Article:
Near-close near-front unrounded vowel

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Near-close near-front unrounded vowel
ɪ
IPA number 319
Encoding
Entity (decimal) ɪ
Unicode (hex) U+026A
X-SAMPA I
Kirshenbaum I
Sound
Near-close front unrounded vowel
ɪ̟

The near-close near-front unrounded vowel, or near-high near-front unrounded vowel, is a type of vowel sound, used in some spoken languages. The symbol in the International Phonetic Alphabet that represents this sound is ɪ, i.e. a small capital letter i.

The IPA prefers terms "close" and "open" for vowels, and the name of the article follows this. However, a large number of linguists, perhaps a majority, prefer the terms "high" and "low".[citation needed]

Features[edit]

IPA vowel chart
Front Near-​front Central Near-​back Back
Close
Blank vowel trapezoid.svg
iy
ɨʉ
ɯu
ɪʏ
eø
ɘɵ
ɤo
ɛœ
ɜɞ
ʌɔ
aɶ
ɑɒ
Near-close
Close-mid
Mid
Open-mid
Near-open
Open
Paired vowels are: unrounded • rounded
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IPA help • IPA key • chart • Loudspeaker.svg chart with audio • view

Occurrence[edit]

In the following transcriptions, a fully front vowel is represented by the "advanced" diacritic [ɪ̟].

Language Word IPA Meaning Notes
Chinese Yue bing1 [pɪŋ˥] 'ice' See Cantonese phonology
Wu ih [iɪʔ˥] 'one'
Czech byli [ˈbɪlɪ] 'they were' See Czech phonology
Danish Standard[1] hel [ˈhɪ̟ːˀl] 'whole' Fully front; often transcribed /e/. See Danish phonology
English Most dialects bit About this sound [bɪt]  'bit' See English phonology
Australian[2] [bɪ̟t] Fully front and somewhat raised, tenser than in most other dialects. See Australian English phonology
New Zealand bed [bɪd] 'bed' Some speakers. For others it's more open [e], or even [ɛ], in case of South African English.
South African
French Quebec petite [pət͡sɪt] 'small' Allophone of /i/ in closed syllables. See Quebec French phonology
German Standard[3] bitte About this sound [ˈbɪtʰə]  'please' See German phonology
Irish duine [dˠɪnʲə] 'person' See Irish phonology
Lithuanian viltis [vʲɪlʲˈtʲɪs] 'hope'
Luxembourgish[4] Been [bɪ̟ːn] 'leg' Fully front. May be transcribed /eː/.
Mongolian[5] ? [xɪɾɘ̆] 'hillside'
Plautdietsch winta [ˈvɪntə] 'winter'
Portuguese Brazilian[6] Filipe [fɪˈɫipɪ] 'Filipe' Unstressed vowel e in some dialects. Corresponds to [i ~ ] in Brazil and /ɨ/ in other national variants. See Portuguese phonology
Norwegian litt [lɪt] 'a little' May be fully front. See Norwegian phonology
Russian[7] дерево About this sound [ˈdʲerʲɪvə]  'tree' Occurs only in unstressed syllables. See Russian phonology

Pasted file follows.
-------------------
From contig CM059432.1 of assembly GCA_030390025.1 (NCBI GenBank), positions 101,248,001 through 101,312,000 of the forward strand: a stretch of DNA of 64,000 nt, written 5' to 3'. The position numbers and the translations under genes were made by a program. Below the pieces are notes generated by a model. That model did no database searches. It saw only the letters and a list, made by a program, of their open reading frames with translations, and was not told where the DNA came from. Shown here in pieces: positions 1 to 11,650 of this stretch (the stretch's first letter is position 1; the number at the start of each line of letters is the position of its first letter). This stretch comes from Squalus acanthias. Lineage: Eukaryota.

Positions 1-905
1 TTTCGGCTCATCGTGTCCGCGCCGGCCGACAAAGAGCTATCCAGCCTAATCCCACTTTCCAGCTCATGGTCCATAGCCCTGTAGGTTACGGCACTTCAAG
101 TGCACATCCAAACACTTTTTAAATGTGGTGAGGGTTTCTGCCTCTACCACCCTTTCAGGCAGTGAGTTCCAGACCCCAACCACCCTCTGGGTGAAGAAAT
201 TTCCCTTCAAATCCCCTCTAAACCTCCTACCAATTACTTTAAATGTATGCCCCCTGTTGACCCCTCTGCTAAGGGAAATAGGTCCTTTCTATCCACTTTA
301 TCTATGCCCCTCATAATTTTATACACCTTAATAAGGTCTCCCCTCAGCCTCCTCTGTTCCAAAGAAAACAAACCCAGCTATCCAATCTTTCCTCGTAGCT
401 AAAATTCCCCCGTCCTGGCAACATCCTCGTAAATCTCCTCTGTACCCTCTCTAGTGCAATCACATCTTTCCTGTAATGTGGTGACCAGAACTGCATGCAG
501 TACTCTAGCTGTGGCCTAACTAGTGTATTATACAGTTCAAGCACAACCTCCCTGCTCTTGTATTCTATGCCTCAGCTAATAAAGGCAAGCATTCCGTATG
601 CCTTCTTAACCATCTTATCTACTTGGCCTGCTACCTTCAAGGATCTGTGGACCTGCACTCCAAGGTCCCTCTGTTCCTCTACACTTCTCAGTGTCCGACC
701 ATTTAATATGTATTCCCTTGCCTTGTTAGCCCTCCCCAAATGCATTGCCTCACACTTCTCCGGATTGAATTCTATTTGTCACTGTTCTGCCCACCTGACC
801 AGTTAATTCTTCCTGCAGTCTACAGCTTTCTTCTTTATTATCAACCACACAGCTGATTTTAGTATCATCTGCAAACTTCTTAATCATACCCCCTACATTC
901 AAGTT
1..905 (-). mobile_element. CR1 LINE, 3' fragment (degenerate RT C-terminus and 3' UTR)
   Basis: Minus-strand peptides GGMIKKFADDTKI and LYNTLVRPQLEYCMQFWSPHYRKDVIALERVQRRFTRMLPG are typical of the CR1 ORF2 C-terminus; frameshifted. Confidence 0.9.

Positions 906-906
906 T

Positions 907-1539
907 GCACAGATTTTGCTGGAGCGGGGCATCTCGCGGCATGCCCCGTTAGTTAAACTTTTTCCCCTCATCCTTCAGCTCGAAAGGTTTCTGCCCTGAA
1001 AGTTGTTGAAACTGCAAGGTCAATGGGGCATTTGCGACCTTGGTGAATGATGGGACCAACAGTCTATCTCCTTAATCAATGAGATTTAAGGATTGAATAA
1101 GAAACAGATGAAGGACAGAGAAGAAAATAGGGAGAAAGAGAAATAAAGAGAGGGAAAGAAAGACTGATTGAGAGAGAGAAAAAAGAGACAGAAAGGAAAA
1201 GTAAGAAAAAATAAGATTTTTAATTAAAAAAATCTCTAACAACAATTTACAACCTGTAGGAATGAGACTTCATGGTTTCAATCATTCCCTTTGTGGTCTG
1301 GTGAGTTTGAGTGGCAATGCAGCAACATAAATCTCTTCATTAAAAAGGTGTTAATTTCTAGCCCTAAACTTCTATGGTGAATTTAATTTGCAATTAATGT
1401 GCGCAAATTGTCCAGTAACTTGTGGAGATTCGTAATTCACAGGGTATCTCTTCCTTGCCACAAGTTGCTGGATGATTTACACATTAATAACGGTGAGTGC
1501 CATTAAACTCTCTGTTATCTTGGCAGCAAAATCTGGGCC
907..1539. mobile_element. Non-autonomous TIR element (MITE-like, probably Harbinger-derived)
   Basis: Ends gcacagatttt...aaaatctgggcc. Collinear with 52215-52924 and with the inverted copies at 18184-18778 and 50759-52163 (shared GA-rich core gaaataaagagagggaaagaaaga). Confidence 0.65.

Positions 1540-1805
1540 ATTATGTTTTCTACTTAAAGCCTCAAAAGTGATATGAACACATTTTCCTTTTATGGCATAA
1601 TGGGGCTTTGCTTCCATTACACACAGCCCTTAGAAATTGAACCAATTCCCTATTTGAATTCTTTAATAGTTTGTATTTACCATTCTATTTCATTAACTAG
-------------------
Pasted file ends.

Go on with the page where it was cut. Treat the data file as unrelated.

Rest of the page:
Scottish Gaelic thig [hɪk] 'come' See Scottish Gaelic phonology
Sicilian arrìriri [aˈrɪɾiɾi] 'smile'
Spanish Eastern Andalusian[8] mis [mɪ̟ː] 'my' (pl.) Fully front. It corresponds to [i] in other dialects, but in these dialects they're distinct. See Spanish phonology
Murcian[8]
Swedish Central Standard[9] sill About this sound [s̪ɪ̟l̪]  'herring' Fully front and lowered, more like [e̝]. See Swedish phonology
Ukrainian ходити [xɔˈd̪ɪt̪ɪ] 'to walk' See Ukrainian phonology
Vietnamese ch [cɪj˧ˀ˨] 'elder sister' See Vietnamese phonology
West Frisian Standard lippe [ˈɫɪ̽pə] 'lip' Backed and slightly lowered, more like [ɘ̟].
Hindelopers beast [bɪːst] 'animal'

The Dutch vowel /ɪ/ is actually lower than near-close; it's [ɘ̟] in the Netherlands,[10] and [ë̞] in Belgium.[11]

References[edit]

  1. ^ Grønnum (1998)
  2. ^ Robert Mannell and Felicity Cox (2009-08-01). "Australian English Monophthongs". Clas.mq.edu.au. Retrieved 2013-04-23. 
  3. ^ Mangold (2005:37)
  4. ^ Gilles & Trouvain (2013:70)
  5. ^ Iivonen & Harnud (2005:62, 66–67)
  6. ^ Barbosa & Albano (2004:229)
  7. ^ Jones & Ward (1969:37)
  8. ^ a b Zamora Vicente (1967:?)
  9. ^ Engstrand (1999:140)
  10. ^ Gussenhoven (1992:47)
  11. ^ Verhoeven (2005:245)

Bibliography[edit]

  • Barbosa, Plínio A.; Albano, Eleonora C. (2004), "Brazilian Portuguese", Journal of the International Phonetic Association 34 (2): 227–232, doi:10.1017/S0025100304001756 
  • Engstrand, Olle (1999), "Swedish", Handbook of the International Phonetic Association: A Guide to the usage of the International Phonetic Alphabet., Cambridge: Cambridge University Press, p. 140, ISBN 0-521-63751-1 
  • Gilles, Peter; Trouvain, Jürgen (2013), "Luxembourgish", Journal of the International Phonetic Association 43 (1): 67–74, doi:10.1017/S0025100312000278 
  • Grønnum, Nina (1998), "Danish", Journal of the International Phonetic Association 28 (1 & 2): 99–105 
  • Gussenhoven, Carlos (1992), "Dutch", Journal of the International Phonetic Association 22 (2): 45–47, doi:10.1017/S002510030000459X 
  • Iivonen, Antti; Harnud, Huhe (2005), "Acoustical comparison of the monophthong systems in Finnish, Mongolian and Udmurt", Journal of the International Phonetic Association 35 (1): 59–71, doi:10.1017/S002510030500191X 
  • Jones, Daniel; Ward, Dennis (1969), The Phonetics of Russian, Cambridge University Press 
  • Mangold, Max (2005), Das Aussprachewörterbuch, Duden, p. 37, ISBN 9783411040667 
  • Verhoeven, Jo (2005), "Belgian Standard Dutch", Journal of the International Phonetic Association 35 (2): 245, doi:10.1017/S0025100305002173 
  • Zamora Vicente, Alonso (1967), Dialectología española (2nd ed.), Biblioteca Romanica Hispanica, Editorial Gredos